Nastier, more playful, and just as good if not better than the original film.
The opening words of Barry Levinson's “Sleepers” are, “This is a true story about friendship that runs deeper than blood.” That's careless writing; how, exactly, does it run deeper than blood, and how deep is blood? But after seeing the film the words I remembered were, “This is a true story.” I doubt it is anything of the kind, and Lorenzo Carcaterra's novel, which inspired the movie, has been convincingly attacked on its claim to be based on fact.
All movies are in some way fiction, so what does it matter? The Coen Brothers' “Fargo” claimed to be based on a true story, and they admit it wasn't; the “true story” bit at the beginning was just a stylistic device. With “Sleepers,” however, the claim is meant seriously, and that bothers me, because it shows moral decisions being made which, in the real world, would have had real results.
The film tells the story of four friends from the west side of New York--Hell's Kitchen--and how they grow up in a tough but protective neighborhood, where the moral poles are Father Bobby (Robert De Niro) and King Benny (Vittorio Gassman), the Mafia boss. When the kids are 13, they steal a hot dog wagon and it rolls down subway steps and crushes a man. They're sentenced to a reformatory where they are tortured and sexually assaulted by a sadistic guard named Nokes (Kevin Bacon).
Now I will have to reveal plot points. There is a flash-forward to the summer of 1981. Two of the boys, now about 28 and gangsters themselves, walk into a restaurant, see Nokes, and shoot him to death. They are brought to trial. But one of the original four, Shakes (Jason Patric) now works for a newspaper. Another, Michael (Brad Pitt), is an assistant D.A. They fashion a scheme in which Michael will try the case in such a way that their two old friends will beat the rap.
“Words like `payback time' and `revenge' came to mind,” Shakes, the narrator, tells us. King Benny, still running the neighborhood, arranges for an alcoholic lawyer named Snyder (Dustin Hoffman) to defend the killers because he can be ordered to follow the script. Everything depends on the willingness of good Father Bobby to provide the defendants with an alibi.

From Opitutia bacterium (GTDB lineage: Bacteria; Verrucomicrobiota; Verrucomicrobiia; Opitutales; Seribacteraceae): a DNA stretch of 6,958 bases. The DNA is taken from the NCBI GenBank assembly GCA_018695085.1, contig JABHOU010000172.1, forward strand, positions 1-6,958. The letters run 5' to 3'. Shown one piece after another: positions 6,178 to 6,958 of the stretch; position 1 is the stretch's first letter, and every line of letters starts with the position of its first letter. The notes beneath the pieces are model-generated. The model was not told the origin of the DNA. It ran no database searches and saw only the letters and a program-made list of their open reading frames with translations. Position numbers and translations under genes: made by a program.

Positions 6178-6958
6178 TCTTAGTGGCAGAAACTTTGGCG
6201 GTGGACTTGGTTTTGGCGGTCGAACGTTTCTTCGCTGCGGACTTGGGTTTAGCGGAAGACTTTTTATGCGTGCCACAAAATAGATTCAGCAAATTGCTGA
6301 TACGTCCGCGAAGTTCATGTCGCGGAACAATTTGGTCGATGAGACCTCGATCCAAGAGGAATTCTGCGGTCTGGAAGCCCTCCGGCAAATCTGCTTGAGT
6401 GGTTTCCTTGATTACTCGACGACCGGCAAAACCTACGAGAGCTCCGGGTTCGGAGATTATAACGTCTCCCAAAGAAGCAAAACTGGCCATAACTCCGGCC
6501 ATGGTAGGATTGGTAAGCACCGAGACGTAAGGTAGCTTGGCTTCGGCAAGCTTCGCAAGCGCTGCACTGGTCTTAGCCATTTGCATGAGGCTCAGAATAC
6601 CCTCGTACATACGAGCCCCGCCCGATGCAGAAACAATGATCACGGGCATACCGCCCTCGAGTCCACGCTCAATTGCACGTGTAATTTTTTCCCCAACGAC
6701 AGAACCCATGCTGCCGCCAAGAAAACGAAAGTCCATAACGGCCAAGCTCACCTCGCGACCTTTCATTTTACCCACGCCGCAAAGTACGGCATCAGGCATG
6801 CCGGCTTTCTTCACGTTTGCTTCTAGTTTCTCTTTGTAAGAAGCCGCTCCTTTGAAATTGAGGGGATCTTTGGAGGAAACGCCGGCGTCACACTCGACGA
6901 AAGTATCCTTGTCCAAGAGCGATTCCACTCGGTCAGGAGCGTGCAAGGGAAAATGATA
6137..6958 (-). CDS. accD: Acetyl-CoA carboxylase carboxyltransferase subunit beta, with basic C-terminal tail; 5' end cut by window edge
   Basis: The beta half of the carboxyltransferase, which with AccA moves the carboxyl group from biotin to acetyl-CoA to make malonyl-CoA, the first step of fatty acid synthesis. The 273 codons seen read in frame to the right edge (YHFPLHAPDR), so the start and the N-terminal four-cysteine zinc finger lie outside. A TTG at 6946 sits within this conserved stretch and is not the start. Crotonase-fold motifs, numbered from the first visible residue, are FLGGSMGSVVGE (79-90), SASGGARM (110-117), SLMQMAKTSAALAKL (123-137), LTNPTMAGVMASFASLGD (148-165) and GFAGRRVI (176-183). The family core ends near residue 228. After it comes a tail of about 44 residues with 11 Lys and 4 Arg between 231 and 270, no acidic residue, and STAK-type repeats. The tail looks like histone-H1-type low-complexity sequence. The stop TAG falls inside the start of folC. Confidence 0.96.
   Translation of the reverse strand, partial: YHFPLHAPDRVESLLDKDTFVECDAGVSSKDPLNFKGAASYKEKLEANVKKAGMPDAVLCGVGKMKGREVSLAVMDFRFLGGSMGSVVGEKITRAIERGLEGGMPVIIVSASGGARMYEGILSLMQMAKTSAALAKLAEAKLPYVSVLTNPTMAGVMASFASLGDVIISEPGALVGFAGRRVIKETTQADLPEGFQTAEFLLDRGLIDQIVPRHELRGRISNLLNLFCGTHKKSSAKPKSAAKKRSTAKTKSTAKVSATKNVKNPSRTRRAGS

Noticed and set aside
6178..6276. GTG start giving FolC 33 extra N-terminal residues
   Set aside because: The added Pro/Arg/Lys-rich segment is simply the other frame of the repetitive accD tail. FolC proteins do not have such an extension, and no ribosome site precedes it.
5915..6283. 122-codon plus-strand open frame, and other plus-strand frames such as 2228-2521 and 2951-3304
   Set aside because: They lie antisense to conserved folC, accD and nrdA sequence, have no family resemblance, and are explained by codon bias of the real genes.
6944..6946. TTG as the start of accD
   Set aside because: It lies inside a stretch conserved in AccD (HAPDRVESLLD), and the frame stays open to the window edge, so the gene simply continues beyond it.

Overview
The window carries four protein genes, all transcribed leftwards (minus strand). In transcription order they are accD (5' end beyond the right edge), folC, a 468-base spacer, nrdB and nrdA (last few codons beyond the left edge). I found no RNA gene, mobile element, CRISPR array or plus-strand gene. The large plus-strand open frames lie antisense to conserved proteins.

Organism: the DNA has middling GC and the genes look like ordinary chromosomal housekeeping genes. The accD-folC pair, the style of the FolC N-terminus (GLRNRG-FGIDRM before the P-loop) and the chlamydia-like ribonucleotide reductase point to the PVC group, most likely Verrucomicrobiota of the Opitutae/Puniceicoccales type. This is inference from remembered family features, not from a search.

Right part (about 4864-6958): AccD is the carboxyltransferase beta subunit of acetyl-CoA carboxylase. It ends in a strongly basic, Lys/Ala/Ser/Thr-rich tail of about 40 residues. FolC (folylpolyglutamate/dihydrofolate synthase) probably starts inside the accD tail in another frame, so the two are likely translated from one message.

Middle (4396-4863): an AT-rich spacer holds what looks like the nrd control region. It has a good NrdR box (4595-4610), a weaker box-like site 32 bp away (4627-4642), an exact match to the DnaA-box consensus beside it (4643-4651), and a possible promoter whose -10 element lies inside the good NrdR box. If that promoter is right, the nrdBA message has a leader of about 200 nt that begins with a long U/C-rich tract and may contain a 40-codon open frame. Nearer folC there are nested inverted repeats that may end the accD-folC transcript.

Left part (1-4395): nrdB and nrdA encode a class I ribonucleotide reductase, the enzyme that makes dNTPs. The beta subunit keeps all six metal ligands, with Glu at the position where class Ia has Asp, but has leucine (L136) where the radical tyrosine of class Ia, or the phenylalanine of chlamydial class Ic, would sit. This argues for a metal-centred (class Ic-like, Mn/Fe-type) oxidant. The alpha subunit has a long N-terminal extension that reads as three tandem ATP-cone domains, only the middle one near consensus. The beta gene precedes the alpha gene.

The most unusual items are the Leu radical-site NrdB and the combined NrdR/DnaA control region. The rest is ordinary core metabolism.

On the surface, this is a story about justified revenge. Dig a little deeper and it gets complicated. The two defendants have become professional mobsters and killers. After their trial, they go back to killing. The priest observes, “I know what they were and I know what they are and it's not about that.” The movie's real subject is a homophobic revenge fantasy, which it justifies with the Cosa Nostra version of honor.
Consider the priest. Nothing in the film indicates he is anything other than absolutely truthful, upright and moral. When he's asked to perjure himself, there is an effective shot: The camera remains on De Niro in closeup, while he thinks, and thinks. The next time we see him is on the witness stand. In a movie flowing with dialogue, he is not given a single word to explain his decision, possibly because the filmmakers know it cannot be explained--anything he says would expose the shallow morality.
Father Bobby must know “his” boys are killers themselves--doing to others worse than what was done unto them (unless homosexual rape is worse than death, a notion the movie flirts with). Father Bobby's church and faith are unequivocal: Murder is wrong, revenge is wrong, two wrongs do not make a right. What the movie is arguing, when Father Bobby lies on the stand, is that the mob-oriented “values” of the “neighborhood” run deeper and take precedence over the values of the priest's faith.
So what we really have here is a situation in which the pop culture version of the Mafia code, as popularized by the evangelist Mario Puzo and elaborated by his acolytes like Carcaterra, is valued above traditional morality. If you doubt that the movie depends on homophobia to justify its morality, ask yourself: If the boys had been beaten but not sexually molested, would the movie play the same way? Would the priest arrive at the same decision? Would the verdict seem as justified? It's necessary to discuss the underlying morality of “Sleepers” because the movie so smugly tries to exploit it without acknowledging it. That said, I must report this is a pretty good movie on more superficial levels. Dustin Hoffman gives a fine, subtle, quavering performance as the shaky defense lawyer who asks his questions so quietly that one witness cannot quite believe what is happening to him. Kevin Bacon is a strong, effective villain. Robert De Niro is used more for his aura than his skills, but makes Father Bobby into the most believable character in the movie.
Jason Patric and Brad Pitt, as the two conspirators, seem more like Woodward and Bernstein in “All the President's Men” than like former West Side Boys, but that's how stars are useful: By casting their roles with stars and casting the two defendants with unknowns, the movie tilts us toward the success of the plot and away from the guilt of the killers.
I liked the way the film evoked Hell's Kitchen; there is a whiff of Martin Scorsese's “Mean Streets.” Some of the supporting performances--especially Gassman's--were colorful. The courtroom scene works, as most courtroom scenes do. As entertainment, the movie functions successfully. But I don't believe the story is true--not true to the facts, and not true to the morality it pretends to be about.
A review of the third and final season of Jessica Jones, now playing on Netflix.
One of the more singular moviegoing experiences that I can recall attending.